The Parkinsonisms: Parkinson s disease and the Parkinson-Plus syndromes

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1 The Parkinsonisms: Parkinson s disease and the Parkinson-Plus syndromes Andrew Duker, MD Neurologist, University of Cincinnati Gardner Center for Parkinson s Disease and Movement Disorders UC Neuroscience Institute

2 Overview of Parkinson s disease Parkinson s is a progressive neurological condition involving degeneration of dopamine cells in the substantia nigra in the brainstem First described in 1817 by James Parkinson Relatively common 160/100,000 Affects up to 850,000 people in the U.S. Affects 2% of people older than 80 years

3 Schematic of the basal ganglia

4 Simplified diagram of movement Initiation of movement The Basal Ganglia Substantia Nigra Movement of body

5 Symptoms of Parkinson s disease Bradykinesia THE cardinal feature of Parkinson s disease Brady = slow kinesia = movement Rigidity Tremor (although 25% of PD patients will not have tremor) Postural instability

6 Other Parkinson symptoms - motor Decreased arm swing Muscle cramps, toe curling Small handwriting - micrographia Decreased facial expression - hypomimia Decreased speech volume - hypophonia Tendency to stutter forward - festination Freezing of gait

7 Non-motor symptoms of PD Neuropsychiatric and cognitive Depression Anxiety Apathy Cognitive difficulty/dementia Psychosis Sleep disturbances acting out one s dreams (REM sleep behavior disorder) Autonomic Constipation Excessive sweating Orthostasis/lightheadedness Urinary dysfunction Sexual dysfunction Drooling Sensory Decreased or absent sense of smell Pain Numbness/tingling

8 Simplified diagram of movement Initiation of movement The Basal Ganglia Substantia Nigra Movement of body

9 Simplified diagram of movement Initiation of movement The Basal Ganglia Substantia Nigra Movement of body

10 Parkinsonism Because other pathological brain conditions can cause similar symptoms to Parkinson s disease, we use the term parkinsonism to refer to the clinical symptoms of bradykinesia, rigidity, and others

11 Parkinson s disease Parkinsonism

12 Atypical parkinsonism or Parkinson-plus syndromes Dementia with Lewy bodies (DLB) Multiple System Atrophy (MSA) Progressive Supranuclear Palsy (PSP) Corticobasal Syndrome (CBD)

13 Parkinson-Plus Taken as a whole, these conditions can progress at a different rate than Parkinson s disease (often more rapidly) They can have certain additional symptoms that are either not usually seen in Parkinson s disease or seen in PD, but they occur much earlier than expected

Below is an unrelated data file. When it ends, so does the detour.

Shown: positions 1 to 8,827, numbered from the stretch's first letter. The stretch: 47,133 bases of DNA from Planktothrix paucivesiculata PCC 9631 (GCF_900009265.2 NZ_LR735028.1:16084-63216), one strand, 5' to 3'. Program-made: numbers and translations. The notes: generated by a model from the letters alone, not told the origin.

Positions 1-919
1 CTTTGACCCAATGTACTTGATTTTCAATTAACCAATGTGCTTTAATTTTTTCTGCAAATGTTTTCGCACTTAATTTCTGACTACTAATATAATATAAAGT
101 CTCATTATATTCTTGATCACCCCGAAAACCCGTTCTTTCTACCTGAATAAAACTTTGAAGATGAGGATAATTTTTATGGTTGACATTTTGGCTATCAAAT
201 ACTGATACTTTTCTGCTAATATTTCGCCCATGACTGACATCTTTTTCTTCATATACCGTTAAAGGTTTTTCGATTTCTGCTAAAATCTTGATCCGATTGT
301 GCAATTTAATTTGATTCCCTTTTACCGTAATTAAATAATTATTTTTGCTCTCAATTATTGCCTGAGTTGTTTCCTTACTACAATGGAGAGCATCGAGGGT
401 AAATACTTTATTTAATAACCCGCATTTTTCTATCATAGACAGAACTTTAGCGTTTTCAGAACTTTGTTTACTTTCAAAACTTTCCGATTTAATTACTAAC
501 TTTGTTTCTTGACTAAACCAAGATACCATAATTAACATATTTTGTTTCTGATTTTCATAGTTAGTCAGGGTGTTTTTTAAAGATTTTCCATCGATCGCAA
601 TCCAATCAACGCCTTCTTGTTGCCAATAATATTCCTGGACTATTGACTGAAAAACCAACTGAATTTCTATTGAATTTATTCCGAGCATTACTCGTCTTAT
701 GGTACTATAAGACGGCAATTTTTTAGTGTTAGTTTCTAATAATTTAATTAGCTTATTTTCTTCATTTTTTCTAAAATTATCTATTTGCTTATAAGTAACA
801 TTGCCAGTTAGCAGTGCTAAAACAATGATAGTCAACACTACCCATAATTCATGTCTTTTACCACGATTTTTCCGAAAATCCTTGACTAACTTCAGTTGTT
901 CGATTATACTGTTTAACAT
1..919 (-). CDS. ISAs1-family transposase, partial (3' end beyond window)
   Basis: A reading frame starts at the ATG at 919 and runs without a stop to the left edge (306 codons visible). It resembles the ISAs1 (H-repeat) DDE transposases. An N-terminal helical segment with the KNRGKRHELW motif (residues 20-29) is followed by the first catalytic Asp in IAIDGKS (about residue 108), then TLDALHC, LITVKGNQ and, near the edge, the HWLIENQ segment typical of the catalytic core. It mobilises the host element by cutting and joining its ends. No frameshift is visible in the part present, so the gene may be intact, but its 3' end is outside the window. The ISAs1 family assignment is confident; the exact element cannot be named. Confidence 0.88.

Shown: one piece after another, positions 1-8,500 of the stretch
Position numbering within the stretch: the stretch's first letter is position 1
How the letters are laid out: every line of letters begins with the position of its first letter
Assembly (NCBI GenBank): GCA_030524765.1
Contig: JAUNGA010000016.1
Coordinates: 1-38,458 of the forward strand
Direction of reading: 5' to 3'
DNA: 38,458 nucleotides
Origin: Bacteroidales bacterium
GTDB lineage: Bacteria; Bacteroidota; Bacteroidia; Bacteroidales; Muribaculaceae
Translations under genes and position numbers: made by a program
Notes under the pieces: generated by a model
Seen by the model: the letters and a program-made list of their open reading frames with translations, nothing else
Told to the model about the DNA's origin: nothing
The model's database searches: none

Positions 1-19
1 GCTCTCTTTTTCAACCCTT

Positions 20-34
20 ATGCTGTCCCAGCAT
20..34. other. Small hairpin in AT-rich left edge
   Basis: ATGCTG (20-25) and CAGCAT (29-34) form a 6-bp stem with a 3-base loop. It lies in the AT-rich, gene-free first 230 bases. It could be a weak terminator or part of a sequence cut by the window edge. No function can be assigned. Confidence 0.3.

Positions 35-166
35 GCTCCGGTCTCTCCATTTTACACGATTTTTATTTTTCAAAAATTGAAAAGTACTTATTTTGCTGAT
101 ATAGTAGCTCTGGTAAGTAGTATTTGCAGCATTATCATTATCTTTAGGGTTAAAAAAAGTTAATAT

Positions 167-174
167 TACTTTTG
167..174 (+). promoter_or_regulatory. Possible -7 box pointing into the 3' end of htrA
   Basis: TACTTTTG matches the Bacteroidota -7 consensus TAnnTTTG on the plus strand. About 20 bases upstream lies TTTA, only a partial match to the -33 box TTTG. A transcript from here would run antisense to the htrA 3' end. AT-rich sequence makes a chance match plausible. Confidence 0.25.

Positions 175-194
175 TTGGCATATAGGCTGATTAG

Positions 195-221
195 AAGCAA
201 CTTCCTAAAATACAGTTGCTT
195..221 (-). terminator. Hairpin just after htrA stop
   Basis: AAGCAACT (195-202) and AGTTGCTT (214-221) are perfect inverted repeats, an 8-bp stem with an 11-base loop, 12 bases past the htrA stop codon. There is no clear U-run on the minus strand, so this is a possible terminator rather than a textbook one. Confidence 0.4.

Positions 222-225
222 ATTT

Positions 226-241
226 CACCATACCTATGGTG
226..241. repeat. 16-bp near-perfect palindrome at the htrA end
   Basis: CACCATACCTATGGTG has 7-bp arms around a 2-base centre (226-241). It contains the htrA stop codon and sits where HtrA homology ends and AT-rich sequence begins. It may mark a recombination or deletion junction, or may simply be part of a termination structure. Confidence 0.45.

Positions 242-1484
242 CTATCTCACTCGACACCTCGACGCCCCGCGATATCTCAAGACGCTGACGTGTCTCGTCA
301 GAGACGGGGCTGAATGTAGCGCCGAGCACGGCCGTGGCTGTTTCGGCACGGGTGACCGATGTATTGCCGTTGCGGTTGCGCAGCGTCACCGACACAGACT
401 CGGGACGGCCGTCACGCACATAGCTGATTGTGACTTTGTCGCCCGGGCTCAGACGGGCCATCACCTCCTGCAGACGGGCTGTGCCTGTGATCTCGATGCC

14 Parkinson-Plus They do not respond as well to Parkinson medications (e.g. Sinemet), and sometimes do not respond at all We know less about these diseases as they are all more recently recognized (over the last 40 years) and we are only just beginning to understand them

15 Why is the diagnosis important? An accurate and early diagnosis will help to guide appropriate treatment, counsel the patient and family as to prognosis, and help us to continue to better understand these challenging conditions As the causes of these differing disorders become more clear over time, specific therapies will become available

16 Dementia with Lewy bodies (DLB) Originally felt to be a subtype of Alzheimer s, described in 1984 Clinically similar to Parkinson s dementia that can occur later in the course of PD With DLB, however, dementia usually starts at the same time as the parkinsonism Hallucinations are often present Mental status fluctuates widely during a day Can respond paradoxically to some anti-psychotic drugs, causing worsening of hallucinations

17 Multiple system atrophy (MSA) Previously known as Shy-Drager syndrome first described in 1960 Rare 4/100,000 Dominated by problems with the autonomic nervous system Orthostatic hypotension (low blood pressure) Urinary incontinence Excessive sweating Erectile dysfunction Some forms can have more severe coordination/balance difficulty (ataxia)

18 Progressive Supranuclear Palsy (PSP) First described in 1964 Rare 5-6 people/100,000 Early balance difficulty and falls Parkinsonism slowness, stiffness, tremor Early cognitive impairment Difficulty with vertical eye movements (supranuclear palsy) Forced eyelid closure (blepharospasm) Swallowing problems Hypersensitivity to light Mood fluctuations, from laughing to crying in a matter of minutes (pseudobulbar palsy)

19 Corticobasal syndrome (CBS) Also known as corticobasal degeneration (CBD), described in 1967 Quite rare, less common than PSP, MSA Similar to PSP, has early cognitive impairment Difficulty figuring out how to use objects or perform tasks (apraxia) Parkinsonism with dystonia (abnormal muscle pulling), usually very asymmetric

20 Treatment of Parkinson-Plus syndromes Levodopa (Sinemet) can be helpful in some, particularly MSA and DLB, perhaps less in PSP and CBD Important to identify and prevent complications Falls Swallowing/choking Treat to alleviate some of the symptoms Botulinum toxin injections for dystonia, blepharospasm Therapies to raise blood pressure in MSA Dementia drugs helpful in DLB Physical/Occupational/Speech therapies

21 Goals for treatment The challenge is to work on improving the symptoms we can while recognizing these conditions progress and cause increasing disability Later in the disease course, home hospice is a very good resource, providing help and medical assistance in the home

22 Take home points 1. Parkinsonism is an umbrella term encompassing Parkinson s disease, but also the less common Parkinson-plus syndromes 2. The Parkinson-plus syndromes typically progress more rapidly than Parkinson s disease and have additional symptoms 3. The response to medication in these syndromes is often less than in PD 4. A correct diagnosis can help to understand the prognosis for a patient, and to work to prevent complications, and enhance patient comfort

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